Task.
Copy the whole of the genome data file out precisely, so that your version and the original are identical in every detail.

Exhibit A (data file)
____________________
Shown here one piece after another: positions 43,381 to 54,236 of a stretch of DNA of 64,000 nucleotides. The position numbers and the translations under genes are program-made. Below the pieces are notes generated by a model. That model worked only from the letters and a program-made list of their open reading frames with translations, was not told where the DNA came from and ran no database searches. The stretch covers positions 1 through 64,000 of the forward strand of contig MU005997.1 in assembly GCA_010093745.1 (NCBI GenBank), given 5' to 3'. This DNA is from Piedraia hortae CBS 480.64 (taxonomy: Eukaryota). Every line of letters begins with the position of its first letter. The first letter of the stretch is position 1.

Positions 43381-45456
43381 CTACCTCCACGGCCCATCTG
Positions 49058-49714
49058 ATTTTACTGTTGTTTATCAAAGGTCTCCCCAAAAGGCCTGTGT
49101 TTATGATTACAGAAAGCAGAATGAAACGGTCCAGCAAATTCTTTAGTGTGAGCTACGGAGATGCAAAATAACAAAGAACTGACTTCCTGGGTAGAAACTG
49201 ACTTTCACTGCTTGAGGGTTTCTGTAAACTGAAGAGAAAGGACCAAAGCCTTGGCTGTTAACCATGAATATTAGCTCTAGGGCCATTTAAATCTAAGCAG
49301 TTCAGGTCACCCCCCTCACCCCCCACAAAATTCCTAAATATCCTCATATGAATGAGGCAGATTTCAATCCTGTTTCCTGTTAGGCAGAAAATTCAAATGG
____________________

Shown here one piece after another: positions 43,381 to 54,236 of a stretch of DNA of 64,000 nucleotides. The position numbers and the translations under genes are program-made. Below the pieces are notes generated by a model. That model worked only from the letters and a program-made list of their open reading frames with translations, was not told where the DNA came from and ran no database searches. The stretch covers positions 1 through 64,000 of the forward strand of contig MU005997.1 in assembly GCA_010093745.1 (NCBI GenBank), given 5' to 3'. This DNA is from Piedraia hortae CBS 480.64 (taxonomy: Eukaryota). Every line of letters begins with the position of its first letter. The first letter of the stretch is position 1.

Positions 43381-45456
43381 CTACCTCCACGGCCCATCTG
Positions 49058-49714
49058 ATTTTACTGTTGTTTATCAAAGGTCTCCCCAAAAGGCCTGTGT
49101 TTATGATTACAGAAAGCAGAATGAAACGGTCCAGCAAATTCTTTAGTGTGAGCTACGGAGATGCAAAATAACAAAGAACTGACTTCCTGGGTAGAAACTG
49201 ACTTTCACTGCTTGAGGGTTTCTGTAAACTGAAGAGAAAGGACCAAAGCCTTGGCTGTTAACCATGAATATTAGCTCTAGGGCCATTTAAATCTAAGCAG
49301 TTCAGGTCACCCCCCTCACCCCCCACAAAATTCCTAAATATCCTCATATGAATGAGGCAGATTTCAATCCTGTTTCCTGTTAGGCAGAAAATTCAAATGG